Brazil’s Belo Monte Hydroelectric Plant License Is Suspended Again

View of the Urban Collective Resettlement (RUC) Jatobá, in Altamira, Brazil. Photo: Aaron Vincent Elkaim/ISA, published with permission.

This article by Isabel Harari was originally published on the website of the Instituto Socioambiental (ISA) with whom Global Voices has a content-sharing partnership.

The Belo Monte Dam in Brazil's northern Pará state was granted an operation permit two years ago and is in the final stages of construction. Yet, the hydroelectric plant continues to face accusations of violations of socio-environmental rights.

On Wednesday 13 September, the regional court in Brazil suspended its Licence of Installation (LI) due to the poor housing conditions in settlements built for hundreds of families displaced by Belo Monte.

Criticism of housing irregularities began in 2012 when Norte Energia, the franchisee of Belo Monte, promised brickwork houses of three different sizes, according to family size. However, all the families were resettled in houses of the same size and in concrete. Long distances between the new housing and places of work and study, along with poor conditions such as holes and cracks in the walls, are daily realities regularly criticized by public bodies.

The suspension freezes all work related to hydroelectric plant installation, slated to operate at its full potential by 2019. Norte Energia refuses to recognize the legal power of the decision and stated in a communique that “such a decision does not have an effect since it refers to the LI.”

On Friday 22 September, the same regional court authorized the use of police force if Norte Energia does not comply with the decision and continues its installation work.

Environmental activist Helena Palmquist, based in Pará state, commented on tensions around the decision in a series of tweets:

Norte Energia and the Brazilian government have always said that Belo Monte would save the worm-eaters of Xingu [the river where Belo Monte was built].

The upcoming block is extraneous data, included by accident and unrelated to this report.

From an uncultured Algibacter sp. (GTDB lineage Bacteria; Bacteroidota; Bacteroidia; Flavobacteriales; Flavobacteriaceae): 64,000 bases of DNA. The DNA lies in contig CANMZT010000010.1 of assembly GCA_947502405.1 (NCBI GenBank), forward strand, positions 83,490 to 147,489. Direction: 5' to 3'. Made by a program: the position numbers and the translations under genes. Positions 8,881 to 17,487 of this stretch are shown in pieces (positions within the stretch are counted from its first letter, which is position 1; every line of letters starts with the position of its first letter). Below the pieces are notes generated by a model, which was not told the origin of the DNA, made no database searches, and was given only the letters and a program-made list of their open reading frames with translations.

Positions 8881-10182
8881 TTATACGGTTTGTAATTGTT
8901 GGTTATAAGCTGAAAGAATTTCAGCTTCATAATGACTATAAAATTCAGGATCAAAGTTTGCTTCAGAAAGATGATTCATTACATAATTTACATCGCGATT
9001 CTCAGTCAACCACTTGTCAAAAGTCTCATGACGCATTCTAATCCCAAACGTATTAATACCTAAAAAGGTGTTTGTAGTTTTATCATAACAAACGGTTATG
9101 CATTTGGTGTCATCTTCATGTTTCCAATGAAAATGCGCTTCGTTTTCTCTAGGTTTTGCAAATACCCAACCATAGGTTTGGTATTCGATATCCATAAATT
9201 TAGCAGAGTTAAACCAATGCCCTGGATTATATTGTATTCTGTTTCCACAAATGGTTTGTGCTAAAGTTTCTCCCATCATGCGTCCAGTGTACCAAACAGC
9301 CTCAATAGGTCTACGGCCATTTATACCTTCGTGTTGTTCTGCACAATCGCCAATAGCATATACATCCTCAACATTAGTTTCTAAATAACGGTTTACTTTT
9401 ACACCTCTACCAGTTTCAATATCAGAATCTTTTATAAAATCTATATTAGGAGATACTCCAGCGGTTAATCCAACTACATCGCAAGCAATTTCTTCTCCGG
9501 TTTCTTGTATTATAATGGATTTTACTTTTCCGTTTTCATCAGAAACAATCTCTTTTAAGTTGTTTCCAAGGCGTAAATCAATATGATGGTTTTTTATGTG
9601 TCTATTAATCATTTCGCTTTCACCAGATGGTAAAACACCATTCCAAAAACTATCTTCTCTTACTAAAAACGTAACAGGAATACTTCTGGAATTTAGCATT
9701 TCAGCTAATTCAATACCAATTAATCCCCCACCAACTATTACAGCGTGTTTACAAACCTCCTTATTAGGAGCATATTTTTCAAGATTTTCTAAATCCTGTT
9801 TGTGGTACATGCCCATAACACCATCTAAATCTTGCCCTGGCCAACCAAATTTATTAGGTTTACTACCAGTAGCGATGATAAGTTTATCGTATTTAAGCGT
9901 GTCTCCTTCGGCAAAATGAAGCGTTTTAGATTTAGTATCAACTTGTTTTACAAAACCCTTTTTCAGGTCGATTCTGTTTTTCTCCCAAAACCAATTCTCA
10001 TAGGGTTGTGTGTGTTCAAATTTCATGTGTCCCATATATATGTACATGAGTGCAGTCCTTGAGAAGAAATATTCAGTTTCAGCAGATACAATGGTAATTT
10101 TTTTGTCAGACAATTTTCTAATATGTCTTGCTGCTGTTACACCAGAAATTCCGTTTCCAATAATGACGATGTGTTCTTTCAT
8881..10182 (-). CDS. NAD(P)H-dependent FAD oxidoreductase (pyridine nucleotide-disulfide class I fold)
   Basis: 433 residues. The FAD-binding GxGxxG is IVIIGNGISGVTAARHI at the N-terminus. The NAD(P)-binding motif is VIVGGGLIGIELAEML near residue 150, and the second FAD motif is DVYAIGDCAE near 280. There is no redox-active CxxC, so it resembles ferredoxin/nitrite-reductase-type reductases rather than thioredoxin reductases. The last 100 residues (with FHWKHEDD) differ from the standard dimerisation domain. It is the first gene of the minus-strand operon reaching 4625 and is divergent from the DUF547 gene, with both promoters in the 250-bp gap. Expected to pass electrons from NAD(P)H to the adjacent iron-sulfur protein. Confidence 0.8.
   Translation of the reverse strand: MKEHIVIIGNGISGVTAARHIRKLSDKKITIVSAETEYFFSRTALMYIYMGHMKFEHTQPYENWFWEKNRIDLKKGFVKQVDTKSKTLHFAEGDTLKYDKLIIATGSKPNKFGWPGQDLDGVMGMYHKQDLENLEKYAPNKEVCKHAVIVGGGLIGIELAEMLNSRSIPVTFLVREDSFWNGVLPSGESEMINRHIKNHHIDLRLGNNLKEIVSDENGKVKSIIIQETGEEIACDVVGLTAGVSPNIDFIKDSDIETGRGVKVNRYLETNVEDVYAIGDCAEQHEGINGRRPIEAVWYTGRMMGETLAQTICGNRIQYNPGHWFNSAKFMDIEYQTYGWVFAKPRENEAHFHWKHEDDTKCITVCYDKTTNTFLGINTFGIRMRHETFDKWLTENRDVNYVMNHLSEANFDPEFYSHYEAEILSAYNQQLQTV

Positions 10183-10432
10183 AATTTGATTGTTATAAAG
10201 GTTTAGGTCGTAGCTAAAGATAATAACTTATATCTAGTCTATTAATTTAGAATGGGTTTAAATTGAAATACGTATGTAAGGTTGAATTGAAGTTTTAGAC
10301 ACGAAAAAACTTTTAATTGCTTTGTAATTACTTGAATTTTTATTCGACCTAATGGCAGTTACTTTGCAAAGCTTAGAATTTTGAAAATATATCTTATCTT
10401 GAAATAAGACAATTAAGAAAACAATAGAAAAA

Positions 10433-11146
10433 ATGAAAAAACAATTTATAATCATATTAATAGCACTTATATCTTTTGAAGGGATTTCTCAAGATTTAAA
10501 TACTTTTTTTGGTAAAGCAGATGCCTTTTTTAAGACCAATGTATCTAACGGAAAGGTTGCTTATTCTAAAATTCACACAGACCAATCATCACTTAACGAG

They have always flaunted that people would live in the best houses, with the best sanitaiton of the country.

None of that happened and the company even tries to defend itself in court claiming that the Amazon's humidity was unexpected

And now, with the plant almost ready, those people have to accept the devastation of their lives as an accomplished fact

To stop Belo Monte is minimal. Really minimal.

Suspension after suspension

Norte Energia has held an operation license since November 2015, which completely replaced the terms of the installation license. This license carries new conditions which haven't been fulfilled and therefore confirms the environmental irregularities of the enterprise. The plant faces four other judicial decisions that could also order the suspension of its operating license.

As of April 2017, a regional court suspended the company’s activities until Altamira's sewage system was improved, yet none have been made. This historic decision was the first time a regional court overturned a security suspension, which had previously allowed the company to continue working without monitoring the fulfillment of its conditions.

While the license of operation remains annulled and the suspension of the installation license has legal validity, none of these decisions have been effectively implemented. Completion of the installation is projected for 2019 with the placement of the last turbine.

Norte Energia continues producing and selling energy, defying all judicial decisions in place.

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